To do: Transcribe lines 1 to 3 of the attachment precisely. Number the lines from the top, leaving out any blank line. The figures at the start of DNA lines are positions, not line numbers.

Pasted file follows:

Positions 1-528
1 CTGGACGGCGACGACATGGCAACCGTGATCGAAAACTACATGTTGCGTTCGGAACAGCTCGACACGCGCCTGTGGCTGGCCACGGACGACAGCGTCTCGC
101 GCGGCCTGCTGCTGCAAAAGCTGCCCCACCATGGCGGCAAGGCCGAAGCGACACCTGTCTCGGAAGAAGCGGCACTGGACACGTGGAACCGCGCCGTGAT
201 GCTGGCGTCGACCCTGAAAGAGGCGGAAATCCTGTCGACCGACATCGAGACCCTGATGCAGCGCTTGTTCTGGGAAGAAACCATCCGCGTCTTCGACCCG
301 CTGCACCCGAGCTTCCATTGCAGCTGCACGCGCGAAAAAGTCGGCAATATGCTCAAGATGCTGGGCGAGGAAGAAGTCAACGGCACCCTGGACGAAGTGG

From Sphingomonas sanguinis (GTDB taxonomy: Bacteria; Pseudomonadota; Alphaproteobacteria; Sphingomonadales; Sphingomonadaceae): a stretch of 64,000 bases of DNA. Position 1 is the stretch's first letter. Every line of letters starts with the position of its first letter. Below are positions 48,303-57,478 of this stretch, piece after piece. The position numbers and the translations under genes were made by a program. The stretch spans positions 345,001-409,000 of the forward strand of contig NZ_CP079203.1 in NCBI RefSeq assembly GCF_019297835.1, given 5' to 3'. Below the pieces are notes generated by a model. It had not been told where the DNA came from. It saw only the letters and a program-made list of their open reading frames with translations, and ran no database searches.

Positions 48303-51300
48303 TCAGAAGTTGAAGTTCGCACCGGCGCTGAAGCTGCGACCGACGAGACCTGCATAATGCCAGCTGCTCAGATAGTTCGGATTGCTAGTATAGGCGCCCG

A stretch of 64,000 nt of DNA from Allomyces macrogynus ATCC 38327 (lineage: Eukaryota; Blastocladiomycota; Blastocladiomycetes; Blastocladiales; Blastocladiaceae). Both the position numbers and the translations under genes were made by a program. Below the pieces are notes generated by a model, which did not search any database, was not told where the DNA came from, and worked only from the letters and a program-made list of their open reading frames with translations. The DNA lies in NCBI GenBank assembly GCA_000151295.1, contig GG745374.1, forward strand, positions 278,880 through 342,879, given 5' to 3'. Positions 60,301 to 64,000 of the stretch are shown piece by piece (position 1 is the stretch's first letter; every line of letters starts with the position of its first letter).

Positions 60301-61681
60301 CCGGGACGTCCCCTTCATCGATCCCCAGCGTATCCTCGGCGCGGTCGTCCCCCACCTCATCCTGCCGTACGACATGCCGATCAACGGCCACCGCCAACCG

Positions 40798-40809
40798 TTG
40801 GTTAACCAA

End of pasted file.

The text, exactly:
Positions 1-528
1 CTGGACGGCGACGACATGGCAACCGTGATCGAAAACTACATGTTGCGTTCGGAACAGCTCGACACGCGCCTGTGGCTGGCCACGGACGACAGCGTCTCGC
101 GCGGCCTGCTGCTGCAAAAGCTGCCCCACCATGGCGGCAAGGCCGAAGCGACACCTGTCTCGGAAGAAGCGGCACTGGACACGTGGAACCGCGCCGTGAT